The recent Western Cape High Court ruling that declared it legal for people to grow and smoke dagga in their own homes may go up in flames.
That is if the African Christian Democratic Party (ACDP) gets its way.
In the ruling, the court found that current legislation did not pass Constitutional Court muster and gave parliament two years to bring it in line with the supreme law of the country. This was the same route followed more than 10 years ago when the ConCourt gave Parliament two years to legislate same-sex marriages.
The ACDP, the same party that unequivocally opposed same sex marriage, said in a statement that “dagga has scientifically been proved to be addictive and drastically reduces intelligence or mental capacity”.
The party also alleges dagga is also known to be a gateway to other drugs and increases the number of high school dropouts, particularly in rural and disadvantaged communities.
Speaking to The Citizen, Jo-Ann Downs, the ACDP chairperson, said ruling that cannabis can be inhaled behind closed doors and in privacy at home would not guarantee that children will not be able to gain access to it, as happens with cigarettes.
Downs also made a connection between the high rate of car accidents in South Africa and dagga smoking. She says just because a study in South Africa has not been conducted on this effect, it does not rule out the possibility that drivers crash because they are high. They cite an international study that indicates this, as well as the fact that other neurological deficits occur.
“We will be writing to the speaker of parliament to ask her to convene a special debate looking at issues such as whether dagga smokers develop dependency, drop their IQ and reduce their ambition. And if the government does not appeal the ruling, we as the ACPD will approach the court and do so,” Downs said.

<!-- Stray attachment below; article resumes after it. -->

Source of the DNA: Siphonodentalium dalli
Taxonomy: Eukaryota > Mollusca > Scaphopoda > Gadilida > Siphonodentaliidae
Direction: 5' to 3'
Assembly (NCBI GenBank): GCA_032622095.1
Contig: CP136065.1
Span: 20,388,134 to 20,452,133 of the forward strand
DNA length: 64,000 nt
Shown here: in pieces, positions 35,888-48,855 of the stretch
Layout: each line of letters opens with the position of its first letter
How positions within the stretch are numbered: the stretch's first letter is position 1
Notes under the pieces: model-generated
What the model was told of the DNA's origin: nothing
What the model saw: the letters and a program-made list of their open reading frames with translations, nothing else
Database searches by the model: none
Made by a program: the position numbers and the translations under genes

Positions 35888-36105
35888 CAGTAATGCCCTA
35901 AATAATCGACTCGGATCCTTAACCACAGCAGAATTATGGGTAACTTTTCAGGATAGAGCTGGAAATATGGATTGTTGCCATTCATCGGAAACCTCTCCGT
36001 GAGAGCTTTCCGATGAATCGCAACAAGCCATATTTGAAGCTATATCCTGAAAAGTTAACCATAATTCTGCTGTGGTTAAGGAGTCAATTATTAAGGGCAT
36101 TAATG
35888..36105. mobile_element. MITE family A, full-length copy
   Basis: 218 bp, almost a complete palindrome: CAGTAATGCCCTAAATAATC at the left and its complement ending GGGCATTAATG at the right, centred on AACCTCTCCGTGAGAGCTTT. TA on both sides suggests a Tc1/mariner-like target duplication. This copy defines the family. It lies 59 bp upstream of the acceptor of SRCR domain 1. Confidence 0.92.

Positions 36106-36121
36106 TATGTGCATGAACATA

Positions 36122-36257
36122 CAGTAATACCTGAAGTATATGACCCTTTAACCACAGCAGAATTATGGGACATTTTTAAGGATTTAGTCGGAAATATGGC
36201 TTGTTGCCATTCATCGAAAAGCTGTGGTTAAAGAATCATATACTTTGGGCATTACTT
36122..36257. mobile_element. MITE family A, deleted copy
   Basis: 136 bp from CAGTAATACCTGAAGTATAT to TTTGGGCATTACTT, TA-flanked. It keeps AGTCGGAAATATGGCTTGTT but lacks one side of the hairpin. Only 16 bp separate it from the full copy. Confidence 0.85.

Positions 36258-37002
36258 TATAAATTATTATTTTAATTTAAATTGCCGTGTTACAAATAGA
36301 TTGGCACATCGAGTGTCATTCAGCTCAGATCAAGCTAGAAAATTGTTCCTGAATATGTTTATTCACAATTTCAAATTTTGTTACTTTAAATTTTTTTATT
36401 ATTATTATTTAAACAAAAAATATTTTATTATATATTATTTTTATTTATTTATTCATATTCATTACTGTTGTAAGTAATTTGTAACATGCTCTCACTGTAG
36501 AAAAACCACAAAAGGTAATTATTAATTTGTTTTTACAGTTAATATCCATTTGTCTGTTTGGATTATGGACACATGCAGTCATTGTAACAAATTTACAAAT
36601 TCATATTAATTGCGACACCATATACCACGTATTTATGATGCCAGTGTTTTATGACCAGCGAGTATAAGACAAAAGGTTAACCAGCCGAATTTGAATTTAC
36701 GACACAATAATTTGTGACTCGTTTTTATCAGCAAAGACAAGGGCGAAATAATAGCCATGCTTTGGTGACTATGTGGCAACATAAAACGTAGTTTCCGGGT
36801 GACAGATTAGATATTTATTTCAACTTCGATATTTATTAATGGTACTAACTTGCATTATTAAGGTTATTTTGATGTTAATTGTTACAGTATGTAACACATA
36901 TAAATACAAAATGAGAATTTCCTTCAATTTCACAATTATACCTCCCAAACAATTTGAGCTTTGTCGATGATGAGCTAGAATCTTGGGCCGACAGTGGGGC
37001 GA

Justice spokesperson Adv Mthunzi Mhaga said that should the state decide to appeal the ruling, the department of health would be the lead appellant while his department would provide legal guidance.
The department of health was unable to confirm whether there has been such a decision at Cabinet level.
The ACDP took issue with an earlier version of this article that used the words “stupid and lazy” to refer to dagga users, which was paraphrased by The Citizen and based on the fact that according to the studies the ACDP was referencing, long-term daily use of dagga allegedly affected IQ, drive and the emotional centres of the brain.
A study they referenced also showed that accidents were allegedly twice as likely to happen under the influence of dagga. The story has been updated to reflect the fact that the ACDP used an international study to back up its claim that smoking dagga reduces driving ability and neurological function. The earlier version of this story reported that they said they did not have any evidence for this, though that was a reference to the fact that no local research has been conducted on the phenomenon.
They complained that they sent The Citizen their official statement naming one of their sources, and this was ignored.
The article has been updated to more accurately reflect the ACDP’s comments, and The Citizen apologises for the oversight and confusion that may have been caused.